Saturday, April 4, 2009

The outsider

As I've noted before, I'm the only one in my family who loves to read. Maybe that will change someday (I hope I hope I hope), but in the near future, not likely. But I was thinking about this the other day: my parents and my brother weren't readers, either, except my dad with his magazines. So, where did I come from? And, how did I get here? How did I get this way? How did I become myself?


Marie said...

Good question. I've asked this about myself as well. My parents and siblings weren't really into reading either. You could say I'm the "literary" one of the family. They just aren't into that stuff.

However, they are all college-educated and all encouraged me to read things along the way. For example, my mom suggested I read Little Women when I was 9; my sister Maureen recommended Catcher in the Rye when I was 12. But even before all of that, I clearly remember the first time I ever felt a special connection to literature was when I discovered Emily Dickinson's poem "I'm Nobody, Who are you?" in my 7th grade literature textbook. That sparked my interest in reading more poetry. Then came a fortuitous stumbling upon an article on Sylvia Plath in an old World Book I had. I could relate to the whole depression thing, and even though her poems were beyond my full understanding at 12 years old, I still thought they were special... This was the same year I discovered Dickinson... And, as they say, the rest is history! :-)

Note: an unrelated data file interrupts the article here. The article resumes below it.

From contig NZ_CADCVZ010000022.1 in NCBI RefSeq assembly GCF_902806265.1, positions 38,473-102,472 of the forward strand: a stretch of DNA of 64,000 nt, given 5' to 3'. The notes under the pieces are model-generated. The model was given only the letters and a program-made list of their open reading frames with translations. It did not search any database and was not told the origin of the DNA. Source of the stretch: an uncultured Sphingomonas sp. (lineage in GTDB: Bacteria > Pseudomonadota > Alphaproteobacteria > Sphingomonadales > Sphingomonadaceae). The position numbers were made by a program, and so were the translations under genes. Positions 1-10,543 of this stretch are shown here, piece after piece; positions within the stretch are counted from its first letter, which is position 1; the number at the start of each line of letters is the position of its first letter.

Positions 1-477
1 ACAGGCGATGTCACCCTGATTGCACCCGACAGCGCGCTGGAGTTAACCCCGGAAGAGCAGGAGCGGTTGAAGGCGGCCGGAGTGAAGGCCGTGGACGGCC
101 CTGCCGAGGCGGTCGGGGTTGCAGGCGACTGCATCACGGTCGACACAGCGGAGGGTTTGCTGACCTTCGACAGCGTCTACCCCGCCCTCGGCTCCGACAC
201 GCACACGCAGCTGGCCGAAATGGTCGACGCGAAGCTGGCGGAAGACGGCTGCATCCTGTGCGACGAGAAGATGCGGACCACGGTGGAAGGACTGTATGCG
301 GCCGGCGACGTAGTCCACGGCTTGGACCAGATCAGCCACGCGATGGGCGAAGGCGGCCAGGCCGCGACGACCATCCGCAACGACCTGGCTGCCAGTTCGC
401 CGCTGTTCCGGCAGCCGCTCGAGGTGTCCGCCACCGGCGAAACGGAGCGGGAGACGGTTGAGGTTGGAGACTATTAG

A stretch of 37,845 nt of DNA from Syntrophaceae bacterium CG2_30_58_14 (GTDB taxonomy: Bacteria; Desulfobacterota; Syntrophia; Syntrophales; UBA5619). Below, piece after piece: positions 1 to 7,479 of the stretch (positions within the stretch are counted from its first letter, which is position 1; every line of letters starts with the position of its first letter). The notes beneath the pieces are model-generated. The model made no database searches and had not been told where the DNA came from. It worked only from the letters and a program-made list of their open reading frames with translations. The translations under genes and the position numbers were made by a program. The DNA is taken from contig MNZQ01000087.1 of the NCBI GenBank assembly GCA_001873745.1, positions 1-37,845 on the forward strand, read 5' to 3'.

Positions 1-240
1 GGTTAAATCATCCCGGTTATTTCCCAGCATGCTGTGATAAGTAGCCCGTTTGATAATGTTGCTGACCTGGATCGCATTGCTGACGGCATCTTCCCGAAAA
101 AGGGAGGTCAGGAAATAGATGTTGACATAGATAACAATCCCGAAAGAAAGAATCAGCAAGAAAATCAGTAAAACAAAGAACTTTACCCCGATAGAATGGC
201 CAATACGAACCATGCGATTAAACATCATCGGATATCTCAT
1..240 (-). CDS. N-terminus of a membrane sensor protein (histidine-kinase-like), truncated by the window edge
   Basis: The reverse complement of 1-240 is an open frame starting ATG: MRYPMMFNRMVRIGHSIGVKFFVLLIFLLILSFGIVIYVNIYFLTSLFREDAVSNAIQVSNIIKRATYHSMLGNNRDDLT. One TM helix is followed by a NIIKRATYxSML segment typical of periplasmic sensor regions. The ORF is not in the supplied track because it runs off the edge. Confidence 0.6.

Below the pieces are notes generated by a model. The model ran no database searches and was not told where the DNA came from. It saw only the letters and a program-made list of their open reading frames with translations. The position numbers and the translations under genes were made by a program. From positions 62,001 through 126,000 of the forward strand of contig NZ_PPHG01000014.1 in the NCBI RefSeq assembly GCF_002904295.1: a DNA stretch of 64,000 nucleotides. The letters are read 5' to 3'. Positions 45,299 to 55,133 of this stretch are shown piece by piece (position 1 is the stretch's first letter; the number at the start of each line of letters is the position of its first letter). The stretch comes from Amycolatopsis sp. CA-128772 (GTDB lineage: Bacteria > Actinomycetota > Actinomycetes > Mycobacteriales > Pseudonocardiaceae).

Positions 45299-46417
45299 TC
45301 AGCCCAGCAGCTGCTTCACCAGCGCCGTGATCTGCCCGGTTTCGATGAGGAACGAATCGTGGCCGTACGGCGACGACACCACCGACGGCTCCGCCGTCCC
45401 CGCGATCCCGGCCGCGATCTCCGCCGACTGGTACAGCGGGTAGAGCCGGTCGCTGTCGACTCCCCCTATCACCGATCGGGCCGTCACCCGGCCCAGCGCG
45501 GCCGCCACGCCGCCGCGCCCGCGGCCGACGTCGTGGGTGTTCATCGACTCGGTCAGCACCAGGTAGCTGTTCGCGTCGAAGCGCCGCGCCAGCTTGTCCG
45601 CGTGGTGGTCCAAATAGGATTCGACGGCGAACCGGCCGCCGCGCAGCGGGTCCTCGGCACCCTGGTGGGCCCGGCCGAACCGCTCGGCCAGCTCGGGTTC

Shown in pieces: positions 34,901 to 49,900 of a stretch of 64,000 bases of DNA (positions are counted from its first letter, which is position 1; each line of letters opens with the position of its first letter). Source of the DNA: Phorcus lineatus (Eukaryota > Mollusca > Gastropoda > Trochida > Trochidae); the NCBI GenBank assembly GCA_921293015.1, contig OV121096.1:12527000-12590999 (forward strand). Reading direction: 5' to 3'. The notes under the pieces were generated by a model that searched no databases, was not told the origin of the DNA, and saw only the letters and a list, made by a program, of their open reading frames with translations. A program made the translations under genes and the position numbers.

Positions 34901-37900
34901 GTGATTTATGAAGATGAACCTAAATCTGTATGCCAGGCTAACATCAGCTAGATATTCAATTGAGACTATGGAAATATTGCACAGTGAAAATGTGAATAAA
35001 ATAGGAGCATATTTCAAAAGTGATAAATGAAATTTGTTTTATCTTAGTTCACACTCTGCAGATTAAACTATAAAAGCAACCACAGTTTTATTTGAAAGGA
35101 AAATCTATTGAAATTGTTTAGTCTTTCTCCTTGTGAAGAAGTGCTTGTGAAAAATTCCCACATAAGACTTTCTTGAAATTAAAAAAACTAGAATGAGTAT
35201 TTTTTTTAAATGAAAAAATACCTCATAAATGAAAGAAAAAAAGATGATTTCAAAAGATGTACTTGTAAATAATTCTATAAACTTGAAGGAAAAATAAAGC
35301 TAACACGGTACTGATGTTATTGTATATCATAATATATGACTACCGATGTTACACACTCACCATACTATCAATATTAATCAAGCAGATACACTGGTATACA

I think we get "here" in the most mysterious ways. A mixture of nature and nurture, perhaps?

(Sorry my comment is longer than your post! Hope you are doing well!)

Marie said...

Oh! I have to add, since we ARE librarians, I went to the library a lot as a child as well! If it wasn't a place to borrow books from and read, it was a place where I hid often during school recess and lunch (Elementary, middle, AND high school! I was part loner/ part shy - still am!)

This is where the "nature" part comes in. I found a special connection to books and the written word when it was too difficult to express my thoughts in other ways...

OK, I'm done here! Thanks for the inadvertent therapy session. ;-)